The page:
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It's 1964 and you are sitting in front of the T.V. with your kid sister. Mom and Dad are on the couch. There is no arguing about what to watch; "The Ed Sullivan Show" wins hands down....


Fast-forward 42 years and you are watching video from your computer at work. Your husband is making dinner in the kitchen, replete with a screen of its own. Your kids, holed up in their rooms, are probably glued to their own laptops.
Is communal video consumption dead?
This is one of the more disturbing, yet fascinating, elements of a video search session moderated by Gord Hotchkiss of Enquiro at the OMMA West conference last week. As the panelists eagerly described the many ways to index and then search for video, it dawned on me that most searchable content, such as news, is designed for individual consumption, making customization, personalization and search quite easy. Even music, in our portable world, is no longer about sharing. Then along comes video search. What was once a communal activity is now being rendered individual via the search function.
So while the panelists insisted that video search preferences create a better user experience, I was stuck on the anthropological question of whether watching T.V. with others has died. No more movie nights with the family? Having friends over to watch the game? A romantic flick at home with your other half? Even more disconcerting was that two of the panelists didn't even seem to think that understanding consumer behavior mattered.
Thankfully, Eric Picard of Microsoft spoke up to say, yes, Microsoft had taken into consideration consumption patterns while developing video search technology. David Berkowitz of 360i also suggested that just because technology allows for individual preference doesn't mean that people will change. "If you have a joint checking account, maybe in the future you should have a joint TV account as well."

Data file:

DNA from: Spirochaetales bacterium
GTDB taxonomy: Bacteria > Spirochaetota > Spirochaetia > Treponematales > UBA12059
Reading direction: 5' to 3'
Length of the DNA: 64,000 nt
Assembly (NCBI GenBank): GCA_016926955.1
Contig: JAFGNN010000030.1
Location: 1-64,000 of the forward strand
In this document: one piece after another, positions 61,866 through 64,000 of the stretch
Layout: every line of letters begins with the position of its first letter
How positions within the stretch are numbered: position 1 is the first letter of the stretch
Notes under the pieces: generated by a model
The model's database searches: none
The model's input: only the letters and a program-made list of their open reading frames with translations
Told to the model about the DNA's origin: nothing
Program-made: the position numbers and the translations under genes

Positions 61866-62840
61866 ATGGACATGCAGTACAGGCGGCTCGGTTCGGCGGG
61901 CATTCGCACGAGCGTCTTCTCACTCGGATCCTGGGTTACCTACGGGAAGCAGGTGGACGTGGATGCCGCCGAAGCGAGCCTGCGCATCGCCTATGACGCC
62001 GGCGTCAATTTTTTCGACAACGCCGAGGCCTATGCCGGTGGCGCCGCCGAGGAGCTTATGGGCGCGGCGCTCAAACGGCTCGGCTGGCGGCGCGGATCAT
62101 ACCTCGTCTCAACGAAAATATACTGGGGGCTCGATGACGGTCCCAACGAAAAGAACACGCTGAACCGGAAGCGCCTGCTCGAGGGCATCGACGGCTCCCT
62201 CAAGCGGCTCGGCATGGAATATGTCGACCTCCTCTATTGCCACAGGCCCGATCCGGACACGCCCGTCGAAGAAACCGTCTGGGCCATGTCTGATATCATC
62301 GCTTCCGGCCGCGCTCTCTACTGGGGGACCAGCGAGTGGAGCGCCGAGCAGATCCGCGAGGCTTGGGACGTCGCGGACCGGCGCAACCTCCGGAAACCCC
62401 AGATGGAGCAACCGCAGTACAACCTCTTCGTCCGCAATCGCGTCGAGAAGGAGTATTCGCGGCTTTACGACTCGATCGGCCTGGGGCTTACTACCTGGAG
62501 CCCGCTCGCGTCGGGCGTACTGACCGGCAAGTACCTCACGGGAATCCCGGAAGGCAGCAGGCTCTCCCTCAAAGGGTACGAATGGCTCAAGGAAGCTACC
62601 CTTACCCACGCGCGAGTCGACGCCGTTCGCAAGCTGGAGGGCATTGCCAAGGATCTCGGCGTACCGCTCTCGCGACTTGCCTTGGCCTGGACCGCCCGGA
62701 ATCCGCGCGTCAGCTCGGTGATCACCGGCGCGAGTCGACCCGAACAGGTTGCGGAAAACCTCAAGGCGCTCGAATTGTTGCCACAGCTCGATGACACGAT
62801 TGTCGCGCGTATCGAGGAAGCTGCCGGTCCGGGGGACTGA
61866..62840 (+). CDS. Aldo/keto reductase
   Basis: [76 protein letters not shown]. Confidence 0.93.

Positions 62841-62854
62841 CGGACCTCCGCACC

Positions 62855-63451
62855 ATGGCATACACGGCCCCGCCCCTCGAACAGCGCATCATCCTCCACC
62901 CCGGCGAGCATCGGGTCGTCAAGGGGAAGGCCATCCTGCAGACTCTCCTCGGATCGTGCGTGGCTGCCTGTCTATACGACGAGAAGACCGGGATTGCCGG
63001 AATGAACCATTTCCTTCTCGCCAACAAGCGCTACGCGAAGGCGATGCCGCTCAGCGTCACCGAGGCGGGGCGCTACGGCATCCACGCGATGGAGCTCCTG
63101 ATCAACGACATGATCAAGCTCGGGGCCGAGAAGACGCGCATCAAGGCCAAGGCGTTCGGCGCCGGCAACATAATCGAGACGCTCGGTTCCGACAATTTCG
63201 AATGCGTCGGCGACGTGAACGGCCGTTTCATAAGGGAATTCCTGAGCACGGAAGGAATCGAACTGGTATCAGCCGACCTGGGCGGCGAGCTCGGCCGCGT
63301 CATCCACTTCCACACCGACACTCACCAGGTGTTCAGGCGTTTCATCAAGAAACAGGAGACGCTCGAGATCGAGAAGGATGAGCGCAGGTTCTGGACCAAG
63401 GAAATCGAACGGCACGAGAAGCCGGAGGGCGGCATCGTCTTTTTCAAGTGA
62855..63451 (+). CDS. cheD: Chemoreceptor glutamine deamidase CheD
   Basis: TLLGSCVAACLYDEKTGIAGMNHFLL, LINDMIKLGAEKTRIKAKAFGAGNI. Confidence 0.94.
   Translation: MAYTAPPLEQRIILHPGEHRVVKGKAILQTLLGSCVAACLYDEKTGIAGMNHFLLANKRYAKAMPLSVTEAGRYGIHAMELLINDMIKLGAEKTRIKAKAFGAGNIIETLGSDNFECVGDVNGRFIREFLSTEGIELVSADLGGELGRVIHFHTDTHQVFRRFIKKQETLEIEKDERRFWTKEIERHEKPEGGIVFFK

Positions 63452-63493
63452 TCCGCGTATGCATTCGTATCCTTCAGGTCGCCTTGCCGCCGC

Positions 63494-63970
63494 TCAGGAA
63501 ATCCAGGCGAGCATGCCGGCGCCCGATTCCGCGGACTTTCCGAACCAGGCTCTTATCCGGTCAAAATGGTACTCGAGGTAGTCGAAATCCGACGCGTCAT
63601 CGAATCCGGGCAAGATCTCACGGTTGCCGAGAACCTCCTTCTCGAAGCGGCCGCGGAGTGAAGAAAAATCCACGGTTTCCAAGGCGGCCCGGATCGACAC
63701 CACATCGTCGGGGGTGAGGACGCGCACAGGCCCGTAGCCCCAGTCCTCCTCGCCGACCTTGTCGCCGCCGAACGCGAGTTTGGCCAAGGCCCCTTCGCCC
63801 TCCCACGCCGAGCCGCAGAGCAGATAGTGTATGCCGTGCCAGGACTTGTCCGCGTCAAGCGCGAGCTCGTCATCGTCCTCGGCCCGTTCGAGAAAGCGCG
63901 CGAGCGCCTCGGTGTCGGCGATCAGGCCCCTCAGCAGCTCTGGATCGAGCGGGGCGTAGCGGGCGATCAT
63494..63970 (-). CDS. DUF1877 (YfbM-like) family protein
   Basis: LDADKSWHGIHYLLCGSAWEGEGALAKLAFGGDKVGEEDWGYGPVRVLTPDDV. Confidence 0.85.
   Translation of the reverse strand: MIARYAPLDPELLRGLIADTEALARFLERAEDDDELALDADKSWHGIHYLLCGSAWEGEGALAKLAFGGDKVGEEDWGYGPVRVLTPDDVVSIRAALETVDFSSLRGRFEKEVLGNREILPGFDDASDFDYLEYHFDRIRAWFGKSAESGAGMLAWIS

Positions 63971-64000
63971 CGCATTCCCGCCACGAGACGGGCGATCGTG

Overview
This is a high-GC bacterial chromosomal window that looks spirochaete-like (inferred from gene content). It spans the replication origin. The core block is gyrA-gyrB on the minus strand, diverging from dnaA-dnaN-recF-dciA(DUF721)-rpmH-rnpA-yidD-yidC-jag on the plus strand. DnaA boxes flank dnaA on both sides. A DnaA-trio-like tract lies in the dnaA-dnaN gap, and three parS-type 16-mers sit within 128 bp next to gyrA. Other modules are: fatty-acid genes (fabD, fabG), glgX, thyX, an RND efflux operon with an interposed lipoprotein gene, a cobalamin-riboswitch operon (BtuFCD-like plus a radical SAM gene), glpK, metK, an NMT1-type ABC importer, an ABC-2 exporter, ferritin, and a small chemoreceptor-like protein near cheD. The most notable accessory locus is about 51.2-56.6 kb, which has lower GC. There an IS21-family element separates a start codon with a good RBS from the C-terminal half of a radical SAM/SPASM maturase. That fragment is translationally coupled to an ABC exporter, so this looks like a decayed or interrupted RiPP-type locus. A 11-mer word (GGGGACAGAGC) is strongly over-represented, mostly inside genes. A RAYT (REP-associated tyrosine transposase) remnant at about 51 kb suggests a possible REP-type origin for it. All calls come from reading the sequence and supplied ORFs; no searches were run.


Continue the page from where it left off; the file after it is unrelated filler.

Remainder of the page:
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ABOUT THE AUTHOR

www.saraholoubek.com
Sara Holoubek is a free agent consultant, advising growth firms and investors in the interactive technology and advertising sector. Ms. Holoubek is also the contributing editor of the DM News' SearchBuzz newsletter, and a regular author of the DM News Optimized column.

In 2008 Ms. Holoubek was elected to the Search Engine Marketing Professionals Organization (SEMPO) board of directors for a third term. During this time she also co-founded the SEMPO NY Working Group.

From 2003-2005, Ms. Holoubek served as iCrossing's Chief Strategy Officer, building the firm's New York office and repositioning the iCrossing brand as it raised an early VC round of $13 million. Prior to this experience, Ms. Holoubek held posts in client strategy with interactive agencies Organic and Blue Dingo. Her vertical expertise covers over 10 sectors and includes work with Levi Strauss & Co, Bloomingdales, LexisNexis, Texas Instruments, Colgate-Palmolive, Century 21 Real Estate, Martha Stewart Omnimedia, as well as firms within the WPP family and the Aegis Group family.

Ms. Holoubek has contributed to and/or been quoted in publications such as Adweek, DM News, Mediapost's Search Insider, WSJ.com, The Madison Avenue Journal, ClickZ and Internet Retailer. She also serves as a frequent guest lecturer at venues such as SMX, Search Engine Strategies, OMMA, the DMA, Harvard, NYU and Baruch College.

Ms. Holoubek also brings an international perspective to her work, having lived and worked in Latin America and Europe , and is fluent in Spanish and French and conversant in Portuguese. She holds a B.A. from the University of Iowa and an M.B.A. from HEC in France. She resides in New York City with her husband, baritone Claudio Mascarenhas.